I suppose I should be glad that my knee is fixable. I’m not going to be stuck this way forever. But then I was told there was a 6 week wait for physiotherapy, which made me want to just sit on the floor and cry. I was going to be left for 6 more weeks sat in this state, in pain and not really knowing why?! I was angry, frustrated and tired. And worse than all that, I knew that the injury was all my fault in the first place. I knew the weather was bad, I heard the lightning when I was leaving, and I didn’t turn back.

Thankfully, someone in the heavens seems to like me, and the physio called me up to “fill up her calendar”. My first appointment is tomorrow afternoon. She’d better not break me, else I’ll make her carry me home.

I’ve got a whole bunch of stuff to do in the morning, including picking up £25 of shopping centre vouchers I won off the City Council for completing a survey about my opinions on additional licensing for Houses of Multiple Occupancy. (Should landlords who buy up cheap houses and convert them into student lettings pay a premium rate of council tax, basically.) If I get a job, that money might get spent on fun things. If not, then it’ll get spent on food. If I do a lot, then my leg will hurt and she’ll see what the damage is! That’s my plan anyway. I’m not going to do anything excessive, just a small half hour walk to the train station. I’ll bus it back like a good disabled girl! I’ll even use my crutches to minimise the damage!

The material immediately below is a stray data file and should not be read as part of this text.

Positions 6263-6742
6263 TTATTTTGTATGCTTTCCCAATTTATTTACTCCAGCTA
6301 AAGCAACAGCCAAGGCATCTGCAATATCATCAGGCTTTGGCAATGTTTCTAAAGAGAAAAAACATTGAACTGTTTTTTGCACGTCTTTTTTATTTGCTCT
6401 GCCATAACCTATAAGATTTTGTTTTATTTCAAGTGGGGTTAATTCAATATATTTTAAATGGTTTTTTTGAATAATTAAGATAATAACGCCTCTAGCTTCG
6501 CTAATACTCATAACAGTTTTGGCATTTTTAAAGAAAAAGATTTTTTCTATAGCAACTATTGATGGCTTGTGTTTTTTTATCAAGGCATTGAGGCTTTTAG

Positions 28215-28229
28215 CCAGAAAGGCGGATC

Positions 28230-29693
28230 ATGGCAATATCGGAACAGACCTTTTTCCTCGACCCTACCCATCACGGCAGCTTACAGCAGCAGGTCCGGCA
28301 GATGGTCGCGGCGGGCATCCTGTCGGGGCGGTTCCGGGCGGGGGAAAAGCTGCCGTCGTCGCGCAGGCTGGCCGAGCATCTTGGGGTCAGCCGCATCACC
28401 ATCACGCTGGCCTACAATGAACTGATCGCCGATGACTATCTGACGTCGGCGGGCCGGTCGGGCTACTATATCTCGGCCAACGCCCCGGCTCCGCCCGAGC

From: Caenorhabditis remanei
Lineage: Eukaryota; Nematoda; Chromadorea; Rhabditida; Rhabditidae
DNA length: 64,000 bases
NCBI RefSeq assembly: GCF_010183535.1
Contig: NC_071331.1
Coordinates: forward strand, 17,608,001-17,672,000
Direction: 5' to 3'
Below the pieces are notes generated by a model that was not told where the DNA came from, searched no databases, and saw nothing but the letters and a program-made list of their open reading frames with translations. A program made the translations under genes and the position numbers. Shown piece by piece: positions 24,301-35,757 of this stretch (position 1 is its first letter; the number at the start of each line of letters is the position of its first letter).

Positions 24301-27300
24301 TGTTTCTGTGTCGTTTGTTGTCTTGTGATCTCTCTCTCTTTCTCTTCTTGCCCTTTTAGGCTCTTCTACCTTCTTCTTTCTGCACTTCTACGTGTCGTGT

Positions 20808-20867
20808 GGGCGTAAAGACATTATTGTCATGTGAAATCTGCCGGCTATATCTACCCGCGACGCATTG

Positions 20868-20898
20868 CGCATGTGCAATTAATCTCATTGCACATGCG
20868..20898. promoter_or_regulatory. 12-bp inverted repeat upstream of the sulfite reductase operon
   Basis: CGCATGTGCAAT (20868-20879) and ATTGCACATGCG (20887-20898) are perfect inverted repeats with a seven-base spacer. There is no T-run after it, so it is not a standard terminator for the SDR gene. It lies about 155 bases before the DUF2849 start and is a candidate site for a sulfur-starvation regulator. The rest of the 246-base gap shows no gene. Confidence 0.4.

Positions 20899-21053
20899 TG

The house move was a success too. We’re almost completely unpacked. My partner, bless him, moved nearly everything by hand, with the aid of an awesome friend of ours.

Oh, and I modelled for a trainee hairdresser and now have a (and I quote) “Sexy swinging A-line bob”. I shall try to put up some photos later.

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Do you consider yourself to be disabled?

A woman asked me an interesting question the other day. She asked me whether I consider myself to be disabled.

The thing is being “disabled” is often misunderstood, people assume that being disabled and you can’t do anything. In reality being disabled means that you need reasonable adjustment in order to be observed lead a normal life. I definitely fall into this category, I sprain my thumbs on a regular basis which means that I have to be very careful when doing a lot of normal everyday things. The last injury I got was from trying to open some packaging, it with that annoying plastic crimped edge packaging that you get kids toys in at Christmas. I very carefully cut all of the crimped edges off and yet I still managed to pull a tendon in my shoulder and sprain my thumb.

I do quite often get funny looks from people when I mentioned my joint condition because I cover it quite well. It’s not visible anyway but I don’t talk about how much pain I’m in and I don’t talk about how exhausted I become. I think the problem and lies in the public perception of disability often means that you have to be completely incapable to register on the disability spectrum.

I don’t regard myself as disabled really because I can do almost everything, however I do declare my joint condition as a disability on job applications. I think this is a very important thing for me to do because even though employers are not allowed to discriminate against me because of my joints, if I went into a job without them knowing about my joints and then I became injured, I could not really expect them to understand.

I suppose it depends on how many adjustments you have to make in order to live a reasonable life, so I thought I’d list a few: